"The government blew it." Mark Zuckerberg And Marissa Mayer Talk NSA Surveillance

Transparency is the order of the day for both Mark Zuckerberg and Marissa Mayer—while Zuck thinks the government "blew it," Yahoo's CEO told a conference that her firm preferred to work within the system than risk jail.

Two of technology's big beasts have revealed tension between the U.S. government and the tech sector since the NSA surveillance scandal emerged.

Mark Zuckerberg and Marissa Mayer, whose firms—Yahoo, and Facebook—were both accused in documents leaked by Edward Snowden earlier this year as participating in the intelligence agency's PRISM program, appeared separately at a TechCrunch conference, where they were asked about the subject.

"The government blew it," said Zuck. "They blew it on communicating the balance of what they were going for with this." On Monday, Facebook's general counsel, Colin Stretch, announced that the firm would sign a petition asking for more transparency regarding the attitude of federal agencies to spying on U.S. citizens.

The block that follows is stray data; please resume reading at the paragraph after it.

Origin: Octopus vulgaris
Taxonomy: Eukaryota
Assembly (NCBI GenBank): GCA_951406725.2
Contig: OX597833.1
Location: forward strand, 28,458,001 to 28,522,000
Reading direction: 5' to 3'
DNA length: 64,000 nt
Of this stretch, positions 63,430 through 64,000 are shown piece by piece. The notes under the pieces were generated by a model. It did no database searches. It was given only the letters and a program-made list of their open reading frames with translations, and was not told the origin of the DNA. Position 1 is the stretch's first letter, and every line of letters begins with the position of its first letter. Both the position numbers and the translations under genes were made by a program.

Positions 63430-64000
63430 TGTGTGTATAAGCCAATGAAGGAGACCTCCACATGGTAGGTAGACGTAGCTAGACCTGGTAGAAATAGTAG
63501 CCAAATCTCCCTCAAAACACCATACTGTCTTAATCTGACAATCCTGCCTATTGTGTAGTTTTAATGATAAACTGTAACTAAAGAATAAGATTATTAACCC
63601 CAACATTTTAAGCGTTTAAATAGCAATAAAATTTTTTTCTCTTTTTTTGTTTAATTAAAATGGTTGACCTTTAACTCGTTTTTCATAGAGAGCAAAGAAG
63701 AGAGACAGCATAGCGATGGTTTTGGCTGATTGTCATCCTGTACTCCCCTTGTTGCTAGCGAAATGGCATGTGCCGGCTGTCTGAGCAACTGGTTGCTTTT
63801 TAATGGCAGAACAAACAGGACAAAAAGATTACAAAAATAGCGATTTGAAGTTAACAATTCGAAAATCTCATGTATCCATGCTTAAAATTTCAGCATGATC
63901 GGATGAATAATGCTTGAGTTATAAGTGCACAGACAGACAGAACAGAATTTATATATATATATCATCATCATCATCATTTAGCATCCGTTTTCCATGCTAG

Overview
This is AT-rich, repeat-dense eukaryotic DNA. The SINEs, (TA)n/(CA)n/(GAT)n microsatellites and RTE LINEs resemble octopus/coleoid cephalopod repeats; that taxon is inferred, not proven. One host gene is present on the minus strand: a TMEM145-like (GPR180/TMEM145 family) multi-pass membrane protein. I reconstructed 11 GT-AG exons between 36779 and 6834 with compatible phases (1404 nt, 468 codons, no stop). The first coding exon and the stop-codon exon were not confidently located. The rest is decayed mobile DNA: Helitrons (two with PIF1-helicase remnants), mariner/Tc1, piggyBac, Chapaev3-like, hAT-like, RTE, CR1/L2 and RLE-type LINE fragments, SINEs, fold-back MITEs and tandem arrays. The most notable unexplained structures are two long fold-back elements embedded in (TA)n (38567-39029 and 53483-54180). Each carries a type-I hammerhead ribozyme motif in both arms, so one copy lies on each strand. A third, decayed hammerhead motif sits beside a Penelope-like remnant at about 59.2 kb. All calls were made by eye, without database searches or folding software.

Mayer said a fear of jail kept her and her executives from going public with its battles with the secretive FISA court, which handles the NSA and other agencies' surveillance requests. "Releasing classified information is treason and you are incarcerated," she said. "When you lose and you don't comply, it's treason. We think it makes more sense to work within the system."

(As a side issue—and given that Orange Is The New Black—should a senior executive of a billion-dollar company be prepared to go to jail to protect both the firm's image as well as its users?)

[Image: Flickr user Nestor's Blurrylife]